In sympathy for
Javed Yazamy, news reporter, abducted for 11 months and tortured
in late October 2007
arrested and abducted at the gates of Kandahar Air Field base by U.S. Special Forces and held in a legal black hole for almost a year. We know about this case because of the independent reporting of Graeme Smith for the Canadian Globe & Mail. This documents what happens when innocent Afghans are arrested and abducted to a fate unknown by U.S forces. Mr. Graeme wrote,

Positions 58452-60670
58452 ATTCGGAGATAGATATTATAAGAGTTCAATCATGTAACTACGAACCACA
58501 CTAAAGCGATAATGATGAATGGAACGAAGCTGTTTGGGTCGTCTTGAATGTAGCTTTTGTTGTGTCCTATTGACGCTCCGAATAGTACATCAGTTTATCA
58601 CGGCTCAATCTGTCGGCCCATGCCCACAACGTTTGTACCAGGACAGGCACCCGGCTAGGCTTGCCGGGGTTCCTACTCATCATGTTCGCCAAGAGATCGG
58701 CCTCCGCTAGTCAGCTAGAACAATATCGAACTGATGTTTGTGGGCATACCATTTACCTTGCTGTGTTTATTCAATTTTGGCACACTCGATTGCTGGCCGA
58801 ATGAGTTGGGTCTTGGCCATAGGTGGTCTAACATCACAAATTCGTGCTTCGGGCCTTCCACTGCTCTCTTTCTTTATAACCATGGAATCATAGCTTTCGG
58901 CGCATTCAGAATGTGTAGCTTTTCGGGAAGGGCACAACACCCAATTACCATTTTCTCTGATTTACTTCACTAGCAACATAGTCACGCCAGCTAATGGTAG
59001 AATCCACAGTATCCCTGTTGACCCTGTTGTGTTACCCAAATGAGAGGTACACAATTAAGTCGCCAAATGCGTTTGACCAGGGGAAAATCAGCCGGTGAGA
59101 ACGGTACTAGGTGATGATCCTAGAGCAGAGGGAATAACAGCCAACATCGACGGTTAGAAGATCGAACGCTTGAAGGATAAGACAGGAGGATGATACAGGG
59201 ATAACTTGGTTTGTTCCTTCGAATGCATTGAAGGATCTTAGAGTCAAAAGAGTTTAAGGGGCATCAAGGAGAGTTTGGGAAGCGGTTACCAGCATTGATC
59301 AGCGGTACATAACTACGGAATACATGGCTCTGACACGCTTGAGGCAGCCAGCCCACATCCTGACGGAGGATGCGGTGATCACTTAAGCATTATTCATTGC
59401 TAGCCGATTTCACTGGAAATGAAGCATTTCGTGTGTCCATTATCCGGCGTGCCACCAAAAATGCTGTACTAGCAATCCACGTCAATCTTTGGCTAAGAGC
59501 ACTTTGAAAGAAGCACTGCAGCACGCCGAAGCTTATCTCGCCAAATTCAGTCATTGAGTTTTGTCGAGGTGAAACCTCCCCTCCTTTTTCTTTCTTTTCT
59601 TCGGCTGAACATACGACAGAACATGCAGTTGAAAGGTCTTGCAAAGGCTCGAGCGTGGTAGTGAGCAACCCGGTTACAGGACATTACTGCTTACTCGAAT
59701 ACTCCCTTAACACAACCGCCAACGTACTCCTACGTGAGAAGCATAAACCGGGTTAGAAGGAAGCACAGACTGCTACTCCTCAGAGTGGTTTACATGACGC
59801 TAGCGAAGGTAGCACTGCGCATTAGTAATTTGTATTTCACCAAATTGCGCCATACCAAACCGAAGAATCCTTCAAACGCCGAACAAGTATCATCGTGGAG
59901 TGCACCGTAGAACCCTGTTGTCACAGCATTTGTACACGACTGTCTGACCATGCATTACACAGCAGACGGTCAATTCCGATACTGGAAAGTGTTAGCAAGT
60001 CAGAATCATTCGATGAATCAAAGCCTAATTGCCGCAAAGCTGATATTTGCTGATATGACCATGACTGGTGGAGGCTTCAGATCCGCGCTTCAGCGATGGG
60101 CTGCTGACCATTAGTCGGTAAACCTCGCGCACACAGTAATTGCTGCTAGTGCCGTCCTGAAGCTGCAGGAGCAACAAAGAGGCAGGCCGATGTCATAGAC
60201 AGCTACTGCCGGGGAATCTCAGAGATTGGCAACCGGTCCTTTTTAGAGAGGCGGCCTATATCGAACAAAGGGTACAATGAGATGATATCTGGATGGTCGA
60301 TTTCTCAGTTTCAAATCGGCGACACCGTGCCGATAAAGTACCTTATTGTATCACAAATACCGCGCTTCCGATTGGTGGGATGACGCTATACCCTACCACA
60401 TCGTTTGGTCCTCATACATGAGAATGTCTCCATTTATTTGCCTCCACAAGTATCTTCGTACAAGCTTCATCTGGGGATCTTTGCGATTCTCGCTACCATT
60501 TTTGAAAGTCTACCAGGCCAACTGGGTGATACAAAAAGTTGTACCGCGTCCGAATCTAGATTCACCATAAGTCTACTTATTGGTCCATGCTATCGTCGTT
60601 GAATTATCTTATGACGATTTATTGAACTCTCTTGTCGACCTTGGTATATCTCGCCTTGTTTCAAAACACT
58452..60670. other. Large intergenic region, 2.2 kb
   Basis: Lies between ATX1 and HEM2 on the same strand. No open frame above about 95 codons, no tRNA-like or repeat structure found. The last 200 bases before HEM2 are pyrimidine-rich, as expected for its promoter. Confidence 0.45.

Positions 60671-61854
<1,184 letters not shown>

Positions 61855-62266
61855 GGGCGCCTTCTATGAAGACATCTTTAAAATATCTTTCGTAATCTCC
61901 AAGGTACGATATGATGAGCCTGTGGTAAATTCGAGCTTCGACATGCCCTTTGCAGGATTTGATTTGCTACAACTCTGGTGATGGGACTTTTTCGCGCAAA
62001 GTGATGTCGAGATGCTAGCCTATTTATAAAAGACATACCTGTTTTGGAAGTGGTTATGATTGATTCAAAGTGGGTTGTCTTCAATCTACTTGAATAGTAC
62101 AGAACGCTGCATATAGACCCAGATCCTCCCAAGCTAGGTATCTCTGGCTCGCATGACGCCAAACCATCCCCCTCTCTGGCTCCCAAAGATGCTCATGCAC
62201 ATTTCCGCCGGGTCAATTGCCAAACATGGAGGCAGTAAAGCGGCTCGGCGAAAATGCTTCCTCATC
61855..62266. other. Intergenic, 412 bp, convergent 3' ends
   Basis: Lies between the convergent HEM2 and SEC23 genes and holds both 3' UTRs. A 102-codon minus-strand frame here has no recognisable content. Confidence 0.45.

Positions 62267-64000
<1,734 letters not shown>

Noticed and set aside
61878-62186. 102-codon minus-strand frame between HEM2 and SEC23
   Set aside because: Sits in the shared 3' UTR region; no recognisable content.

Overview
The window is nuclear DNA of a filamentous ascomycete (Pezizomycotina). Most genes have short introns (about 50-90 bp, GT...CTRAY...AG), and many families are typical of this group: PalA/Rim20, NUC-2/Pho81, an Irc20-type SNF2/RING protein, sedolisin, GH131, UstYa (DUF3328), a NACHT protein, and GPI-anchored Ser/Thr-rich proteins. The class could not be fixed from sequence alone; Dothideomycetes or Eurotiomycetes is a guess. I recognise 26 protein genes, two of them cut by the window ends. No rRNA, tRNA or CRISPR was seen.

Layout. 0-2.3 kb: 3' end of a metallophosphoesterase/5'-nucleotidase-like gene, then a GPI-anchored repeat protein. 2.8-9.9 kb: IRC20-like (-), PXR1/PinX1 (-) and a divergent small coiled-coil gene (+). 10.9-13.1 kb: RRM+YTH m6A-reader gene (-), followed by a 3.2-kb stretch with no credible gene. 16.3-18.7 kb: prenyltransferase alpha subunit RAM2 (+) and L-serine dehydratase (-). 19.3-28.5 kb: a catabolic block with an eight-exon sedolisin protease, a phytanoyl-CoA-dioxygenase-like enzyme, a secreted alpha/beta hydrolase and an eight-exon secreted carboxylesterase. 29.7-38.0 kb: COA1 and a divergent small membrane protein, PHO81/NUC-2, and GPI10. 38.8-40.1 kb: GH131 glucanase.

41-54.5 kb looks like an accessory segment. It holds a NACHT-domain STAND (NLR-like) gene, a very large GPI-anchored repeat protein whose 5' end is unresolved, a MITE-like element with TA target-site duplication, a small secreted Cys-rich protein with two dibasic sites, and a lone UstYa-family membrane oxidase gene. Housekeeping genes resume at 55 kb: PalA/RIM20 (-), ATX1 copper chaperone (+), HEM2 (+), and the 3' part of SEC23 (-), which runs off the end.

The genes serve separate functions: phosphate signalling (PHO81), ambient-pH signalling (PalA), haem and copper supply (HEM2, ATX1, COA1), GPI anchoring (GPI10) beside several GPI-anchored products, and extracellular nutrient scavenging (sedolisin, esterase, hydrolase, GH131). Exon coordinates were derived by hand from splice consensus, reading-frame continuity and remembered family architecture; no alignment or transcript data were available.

KABUL — In the U.S. military cells where he saw daylight only once a week, where he says they broke his ribs with beatings, his captors gave him a nickname: "the Canadian reporter."